Take the 2-minute tour ×
Musical Practice & Performance Stack Exchange is a question and answer site for musicians, students, and enthusiasts. It's 100% free, no registration required.

I've been working on this piece by Sousa, and I came across this oddity: Snippet

Does this mean to play then notes somehow legato and staccato at the same time? If so, how would I play it? If not, what does it mean?

PS this is written for a Bb Cornet.

share|improve this question
add comment

4 Answers

up vote 2 down vote accepted

I concur with @slim regarding this being a phrase marking, and not a slur or legato mark.

I think the reason for it being there at all is to indicate that the two groups of three notes (F, A, D) are not to be phrased as such - rather, the semiquavers are to be phrased together in such a way as to stand apart from the D that follows.

Without the phrase marking, the 'default' assumption would be that the semiquavers are merely passing/grace notes leading to the D, which would render them less significant than if they were played as marked, in a (short) phrase of their own.

That said, I find it curious that this is only marked on the first line and not in the otherwise identical pattern that follows on the second - I'd have expected to see a simile instruction or similar*.

*No pun intended

share|improve this answer
Yes, I also found it odd that the second time does not have similar construction. It might have been a typo. –  American Luke Feb 24 '12 at 14:04
add comment

It seems to me that a pair of notes cannot be both legato and staccato at the same time.

The only explanation that makes sense to me is that these are not slurs but phrase marks.

Per Wikipedia:

The slur is not to be confused with two other similar musical symbols. The tie is a curved line that links two notes of the same pitch to show that their durations are to be added together. The phrase mark is a curved line that extends over a passage which is visually indistinguishable from the slur, and indicates that the passage is to be interpreted as a single phrase.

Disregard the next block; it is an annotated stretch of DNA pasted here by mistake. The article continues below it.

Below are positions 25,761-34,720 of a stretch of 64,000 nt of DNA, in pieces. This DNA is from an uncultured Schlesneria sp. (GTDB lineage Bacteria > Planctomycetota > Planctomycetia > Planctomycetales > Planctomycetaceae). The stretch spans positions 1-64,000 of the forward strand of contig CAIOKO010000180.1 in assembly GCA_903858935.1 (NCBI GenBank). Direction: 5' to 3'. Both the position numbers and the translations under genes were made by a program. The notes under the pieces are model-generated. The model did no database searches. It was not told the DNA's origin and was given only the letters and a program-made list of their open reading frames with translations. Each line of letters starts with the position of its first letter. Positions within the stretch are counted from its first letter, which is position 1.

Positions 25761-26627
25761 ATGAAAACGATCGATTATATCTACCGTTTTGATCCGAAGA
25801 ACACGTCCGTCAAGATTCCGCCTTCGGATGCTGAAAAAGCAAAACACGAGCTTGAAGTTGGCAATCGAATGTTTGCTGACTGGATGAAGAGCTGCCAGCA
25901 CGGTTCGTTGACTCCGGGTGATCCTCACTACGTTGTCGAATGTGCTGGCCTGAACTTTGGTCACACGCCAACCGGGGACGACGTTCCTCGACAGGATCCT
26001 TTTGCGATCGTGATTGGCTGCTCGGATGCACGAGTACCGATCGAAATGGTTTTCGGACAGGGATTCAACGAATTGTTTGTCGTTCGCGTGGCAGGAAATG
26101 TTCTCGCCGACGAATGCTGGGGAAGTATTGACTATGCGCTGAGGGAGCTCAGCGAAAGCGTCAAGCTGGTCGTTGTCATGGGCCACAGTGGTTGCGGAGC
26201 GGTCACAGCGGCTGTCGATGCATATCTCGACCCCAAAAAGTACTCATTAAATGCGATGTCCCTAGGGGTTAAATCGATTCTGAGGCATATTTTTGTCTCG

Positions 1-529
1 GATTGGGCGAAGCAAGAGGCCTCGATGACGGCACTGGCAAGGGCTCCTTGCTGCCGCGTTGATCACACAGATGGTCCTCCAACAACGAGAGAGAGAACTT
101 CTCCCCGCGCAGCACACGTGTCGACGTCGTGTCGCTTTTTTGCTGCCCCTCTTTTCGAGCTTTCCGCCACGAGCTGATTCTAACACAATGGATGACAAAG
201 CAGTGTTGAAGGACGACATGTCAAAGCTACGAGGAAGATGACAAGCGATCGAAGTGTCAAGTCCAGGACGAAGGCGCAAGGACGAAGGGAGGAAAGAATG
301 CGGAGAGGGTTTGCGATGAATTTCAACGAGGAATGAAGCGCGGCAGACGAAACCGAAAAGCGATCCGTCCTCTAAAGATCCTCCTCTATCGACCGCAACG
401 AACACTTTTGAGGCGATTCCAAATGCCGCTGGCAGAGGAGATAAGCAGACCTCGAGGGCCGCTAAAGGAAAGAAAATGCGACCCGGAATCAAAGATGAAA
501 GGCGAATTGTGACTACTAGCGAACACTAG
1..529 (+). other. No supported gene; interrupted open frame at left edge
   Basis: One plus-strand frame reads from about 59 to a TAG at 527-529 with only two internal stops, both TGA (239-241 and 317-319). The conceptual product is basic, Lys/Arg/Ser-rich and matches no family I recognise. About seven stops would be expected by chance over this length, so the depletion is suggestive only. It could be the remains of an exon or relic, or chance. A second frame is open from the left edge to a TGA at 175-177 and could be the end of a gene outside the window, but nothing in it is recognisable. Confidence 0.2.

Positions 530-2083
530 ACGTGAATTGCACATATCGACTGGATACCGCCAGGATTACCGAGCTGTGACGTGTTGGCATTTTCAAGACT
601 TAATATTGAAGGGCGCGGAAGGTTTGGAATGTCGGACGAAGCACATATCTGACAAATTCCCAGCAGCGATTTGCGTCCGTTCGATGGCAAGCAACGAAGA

So you should phrase such that the two staccato notes feel like a phrase on their own, rather than being part of a phrase including the preceding or following notes.

share|improve this answer
add comment

I agree with slim and Widor that this is a phrase mark. However, it is possible to play both legato and staccato at the same time. Legato means "tied together", and as Widor says you want these notes to be "phrased together"; those concepts are obviously closely related and, depending on the interpretation, may be considered one and the same. I'd disagree with Wikipedia — legato doesn't strictly mean that the notes need to be played with no intervening silence, though that is the natural interpretation in its most common usage. Try playing staccato notes smoothly; it's quite a fun exercise.

share|improve this answer
add comment

Yes. Legato is a matter of performance, and staccato is a matter of note articulation. To me, in terms of a guitar, this means I would play short notes, but I would hammer-on to the second note to obey the legato marking.

I'm not sure exactly how this translates to brass, but I imagine a single tonguing, or maybe two distinct tonguings with no gap between the notes.

share|improve this answer
This doesn't solve the mystery for me. From your WP links: Legato - "in transitioning from note to note, there should be no intervening silence. "; Staccato - "a note of shortened duration, separated from the note that may follow by silence". They seem to be mutually exclusive. –  slim Feb 24 '12 at 11:01
I got to thinking later that they were something other than legato markings, but it was bedtime. –  cornbread ninja Feb 24 '12 at 14:47
add comment

Your Answer


By posting your answer, you agree to the privacy policy and terms of service.

Not the answer you're looking for? Browse other questions tagged or ask your own question.